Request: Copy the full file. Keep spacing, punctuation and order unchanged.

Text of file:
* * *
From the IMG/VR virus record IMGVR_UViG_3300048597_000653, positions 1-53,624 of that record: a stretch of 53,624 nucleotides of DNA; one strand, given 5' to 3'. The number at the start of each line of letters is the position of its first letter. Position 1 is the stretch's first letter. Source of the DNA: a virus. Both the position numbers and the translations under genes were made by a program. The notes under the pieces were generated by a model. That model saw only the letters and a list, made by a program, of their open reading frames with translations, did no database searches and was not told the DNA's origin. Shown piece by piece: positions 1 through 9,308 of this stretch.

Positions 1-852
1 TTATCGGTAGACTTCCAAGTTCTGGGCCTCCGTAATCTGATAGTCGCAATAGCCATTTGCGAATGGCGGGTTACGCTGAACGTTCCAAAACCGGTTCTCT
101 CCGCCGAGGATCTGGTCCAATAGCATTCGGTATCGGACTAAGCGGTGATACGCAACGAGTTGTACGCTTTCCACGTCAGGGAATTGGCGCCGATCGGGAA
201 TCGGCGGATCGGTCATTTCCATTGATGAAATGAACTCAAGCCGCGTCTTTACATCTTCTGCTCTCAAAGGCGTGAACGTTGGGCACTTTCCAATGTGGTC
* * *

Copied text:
From the IMG/VR virus record IMGVR_UViG_3300048597_000653, positions 1-53,624 of that record: a stretch of 53,624 nucleotides of DNA; one strand, given 5' to 3'. The number at the start of each line of letters is the position of its first letter. Position 1 is the stretch's first letter. Source of the DNA: a virus. Both the position numbers and the translations under genes were made by a program. The notes under the pieces were generated by a model. That model saw only the letters and a list, made by a program, of their open reading frames with translations, did no database searches and was not told the DNA's origin. Shown piece by piece: positions 1 through 9,308 of this stretch.

Positions 1-852
1 TTATCGGTAGACTTCCAAGTTCTGGGCCTCCGTAATCTGATAGTCGCAATAGCCATTTGCGAATGGCGGGTTACGCTGAACGTTCCAAAACCGGTTCTCT
101 CCGCCGAGGATCTGGTCCAATAGCATTCGGTATCGGACTAAGCGGTGATACGCAACGAGTTGTACGCTTTCCACGTCAGGGAATTGGCGCCGATCGGGAA
201 TCGGCGGATCGGTCATTTCCATTGATGAAATGAACTCAAGCCGCGTCTTTACATCTTCTGCTCTCAAAGGCGTGAACGTTGGGCACTTTCCAATGTGGTC